"There is far more to a good salad than lettuce, cucumber and tomato. A nutritionally balanced, satisfying salad requires three essential components: protein, healthy fat and fibre. If these come from whole foods your salad should be naturally rich in vitamins, minerals and antioxidants."
Sources of protein include:
• Fish - smoked salmon is a great breakfast option
• Organic meat
• Pulses such as beans, chickpeas and lentils
Healthy fats can be found in:
• olive and avocado oil
• unroasted nuts
For your fibre try:
• roasted Mediterranean vegetables
How to dress your breakfast salad
"Many shop bought salad dressings are highly processed and full of undesirable additives. If you’re buying your dressing, be sure to scrutinise the label and make sure the ingredients are ones you recognise. I’m a fan of Dr Will’s dressings. Their Miso Tahini Dressing works especially well on an Asian style slaw. Or if you’re after a creamier option, try their Avocado Oil Mayonnaise. If you prefer a more DIY approach, find a glass jar and shake together good quality olive oil with vinegar or lemon juice."
Don’t forget toppings
"A crunchy topping adds another dimension to your salad. Pumpkin and sunflower seeds, chopped walnuts and pomegranate seeds are all great options. Or you can make croutons from leftover rye or sourdough bread. Cut the bread into crouton-sized chunks, lay them on a baking tray, drizzle with olive oil, season and bake in the oven at 180C/160C fan for 8-10 mins or until golden. Chopped fresh herbs like basil, mint and parsley are another flavoursome choice of topping.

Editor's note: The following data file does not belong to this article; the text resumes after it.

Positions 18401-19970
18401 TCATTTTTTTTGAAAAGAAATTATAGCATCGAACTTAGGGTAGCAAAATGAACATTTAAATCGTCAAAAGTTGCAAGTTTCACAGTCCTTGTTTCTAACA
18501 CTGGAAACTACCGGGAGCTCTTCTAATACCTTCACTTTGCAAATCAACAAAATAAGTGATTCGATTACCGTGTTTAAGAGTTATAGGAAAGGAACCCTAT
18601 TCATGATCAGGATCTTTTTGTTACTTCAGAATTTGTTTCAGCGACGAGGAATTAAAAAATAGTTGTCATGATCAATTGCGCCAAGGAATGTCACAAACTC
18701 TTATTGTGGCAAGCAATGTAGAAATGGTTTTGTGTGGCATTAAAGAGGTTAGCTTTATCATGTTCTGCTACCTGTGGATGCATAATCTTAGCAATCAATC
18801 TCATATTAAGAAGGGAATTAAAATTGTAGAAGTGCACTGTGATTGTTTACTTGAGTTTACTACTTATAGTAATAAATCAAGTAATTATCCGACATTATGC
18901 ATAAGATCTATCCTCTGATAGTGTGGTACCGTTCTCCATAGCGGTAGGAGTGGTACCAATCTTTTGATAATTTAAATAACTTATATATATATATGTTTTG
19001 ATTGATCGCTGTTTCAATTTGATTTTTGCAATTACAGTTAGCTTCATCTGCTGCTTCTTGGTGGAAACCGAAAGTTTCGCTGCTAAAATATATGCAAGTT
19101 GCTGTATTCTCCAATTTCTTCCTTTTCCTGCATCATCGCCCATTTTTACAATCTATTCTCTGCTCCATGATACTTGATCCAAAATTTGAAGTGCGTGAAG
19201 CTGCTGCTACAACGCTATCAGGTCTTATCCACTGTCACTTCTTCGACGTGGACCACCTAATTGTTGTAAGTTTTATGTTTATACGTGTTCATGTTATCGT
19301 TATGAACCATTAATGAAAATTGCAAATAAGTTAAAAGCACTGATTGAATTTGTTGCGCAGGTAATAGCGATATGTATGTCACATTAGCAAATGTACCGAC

"Chopped fresh herbs like basil, mint and parsley are another flavoursome choice of topping."
Try these breakfast salad swaps
"Want to give breakfast salads a go? Here are some tips from to make the transition as smooth as possible
If you normally have toast, try…
A salad with crunch. Topping your salad with seeds or croutons made from rye bread adds a satisfying crunchiness.
If you normally have a fruity breakfast, try…
Adding fruit to your salad. Sliced strawberries or pomegranate seeds work particularly well.
If you normally have eggs and avocado on toast, try…
Eggs and avocado on a spinach and tomato salad. Eggs are a great source of protein and can be boiled in advance. If you’re used to eggs on toast and not ready to fully transition, consider adding a salad on the side. A few halved cherry tomatoes combined with rocket leaves and dressed in olive oil works well.
If you normally have peanut butter, try…
An Asian slaw with a peanut dressing.
If you normally have a grab and go breakfast, try…
A salad-filled summer roll. These are great made the night before as the rice paper wrap will help keep your salad fresh."
5 breakfast salads to try
1. Watermelon, strawberries and spinach breakfast salad
2. Blueberries, sweet potato, boiled eggs, walnuts, grains and avocado breakfast salad
3. Pear, cheese and lettuce breakfast salad
4. Broccoli, banana, apple and egg breakfast salad
5. Salmon, pepper, tomato and egg breakfast salad
Kim Pearson is a qualified nutritionist and runs a weight loss clinic on London’s Harley Street. Kim and her team consult clients in London and internationally via her virtual clinic. For more information about the weight loss solutions Kim offers, visit kim-pearson.com .